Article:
The Dutt biopic teaser titled Sanju has finally been release, and stating that it has blown every expectation out of the sky would be a huge understatement. The teaser takes your breath away, leaves you filled with curiosity about the myriad chapters of Sanjay Dutt’s colorful life, and is certain to give you goosebumps, especially if you’re a Baba fan. Watch it below, in case you haven’t till now:
Unbelievable, right? And as good as Abhijat Joshi’s script and Rajkumar Hirani (Munna Bhai franchise, 2 Idiots, PK) direction might be to have brought this eventful life story to screen, it couldn’t have been accomplished without that enamoring metamorphosis by Ranbir Kapoor, where he looks every bit like Sanju at various stages of the senior actor’s life. Now, achieving that transformation, and pulling off various stages of Sanjay’s life convincingly would be as far from a cakewalk as anything, particularly since the real-life character Ranbir was portraying is very much in the public eye to date.
Considering all this, we wondered what would have been the most-difficult phase of Sanjay’s life to enact on screen, and were fortunate enough to quiz Ranbir about it during the trailer launch of the film. Well, he had no hesitation in replying that it was Sanjay’s young self, when he was hooked onto drugs and had lost his mother, that was extremely tough to get into mentally, which was also quite surprising for Ranbir since he hadn’t thought it would be before taking on the character. Conversely, the Munna Bhai phase was the easiest and most-fun part to portray.
“The most difficult phase to portray was surprisingly that of the young Sanjay Dutt, when he struggled with his drug addiction, the passing away of his mother, and everything else during that time. The Munna Bhai phase was the most-fun and easiest part to portray.”
Well, difficult or not, we’re quite certain that Ranbir has nailed each and every phase of Sanjay’s life. Going by what we’ve seen in the teaser.
Coming to the ace Director of the film and Sanju’s close friend, Rajkumar Hirani, it wasn’t surprising to hear him speak about feeling the pressure of the box-office after delivering three blockbusters in a row, out of which his last two films ended up being the industry’s highest lifetime grossers at their time of release. Considering that he was making a biopic this time, and didn’t have a fictitious story to mold to his liking, the pressure was double to deliver a film true to its charismatically polarizing real-life character while also keeping his quintessential entertaining and enlightening themes for the entire family intact.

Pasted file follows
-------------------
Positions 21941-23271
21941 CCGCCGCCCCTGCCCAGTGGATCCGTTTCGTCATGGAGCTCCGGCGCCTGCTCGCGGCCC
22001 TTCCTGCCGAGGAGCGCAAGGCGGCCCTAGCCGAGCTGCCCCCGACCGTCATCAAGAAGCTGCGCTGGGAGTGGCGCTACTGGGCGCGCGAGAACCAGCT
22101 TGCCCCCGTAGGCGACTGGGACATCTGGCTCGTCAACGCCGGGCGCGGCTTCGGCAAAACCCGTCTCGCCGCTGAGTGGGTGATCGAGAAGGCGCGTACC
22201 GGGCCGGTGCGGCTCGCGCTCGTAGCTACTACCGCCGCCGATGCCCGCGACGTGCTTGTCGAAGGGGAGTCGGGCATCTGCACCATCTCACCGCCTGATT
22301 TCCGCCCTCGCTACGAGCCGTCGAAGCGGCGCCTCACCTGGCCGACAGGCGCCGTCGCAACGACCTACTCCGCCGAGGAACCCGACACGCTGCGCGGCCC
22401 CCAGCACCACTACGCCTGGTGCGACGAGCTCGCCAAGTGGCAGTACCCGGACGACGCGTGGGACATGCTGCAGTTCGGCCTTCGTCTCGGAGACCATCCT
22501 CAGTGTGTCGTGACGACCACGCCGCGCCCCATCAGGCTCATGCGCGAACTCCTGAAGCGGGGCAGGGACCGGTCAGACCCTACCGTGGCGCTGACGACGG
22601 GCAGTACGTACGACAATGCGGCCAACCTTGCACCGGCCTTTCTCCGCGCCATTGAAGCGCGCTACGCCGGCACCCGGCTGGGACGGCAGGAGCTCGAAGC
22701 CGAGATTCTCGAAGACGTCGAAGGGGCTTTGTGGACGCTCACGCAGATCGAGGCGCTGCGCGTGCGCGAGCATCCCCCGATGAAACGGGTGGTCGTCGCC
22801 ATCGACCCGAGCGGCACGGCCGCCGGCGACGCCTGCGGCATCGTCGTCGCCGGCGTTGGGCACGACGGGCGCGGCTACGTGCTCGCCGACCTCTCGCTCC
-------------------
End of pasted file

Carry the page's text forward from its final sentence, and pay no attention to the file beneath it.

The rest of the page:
“The box-office pressure is obviously there. It’s always there, but this time more than ever. Making a biopic is a different monster altogether. And making one on a personality everybody is well aware of plus someone who’s so visible in the public eye is all the more difficult. You have to remain true to the character and we’ve made sure that nothing in the film is fictionalized, just a few elements have been dramatized for cinematic effect. At the same time, we had to balance the film to make it accessible and entertaining for the entire family, where if a youngster sees it on Friday, he or she will want to take their parents with them to watch it again on Saturday. At the end of the day, box-office pressure will always be there, and expectations obviously rise when your last films have done will. But you also have to remain true to your film and make the best movie that you believe in.”
Adding to this, writer Abhijat Joshi succinctly commented how Sanju, with all its real-world trapping and biopic leaning, still has the three ‘Es’ that are archetypal of and Hirani film – “entertainment, enlightenment, and elevation”.
Going by what we’ve seen in the Sanju teaser, we’re willing to bet that Hirani has again made a film that’s high on those three Es while also delivering, what’s possibly his most-intense work yet. We don’t know about you, but we for one can’t wait to see the entire film now, leave alone the trailer that’s due next.
Image and Video Source: VCF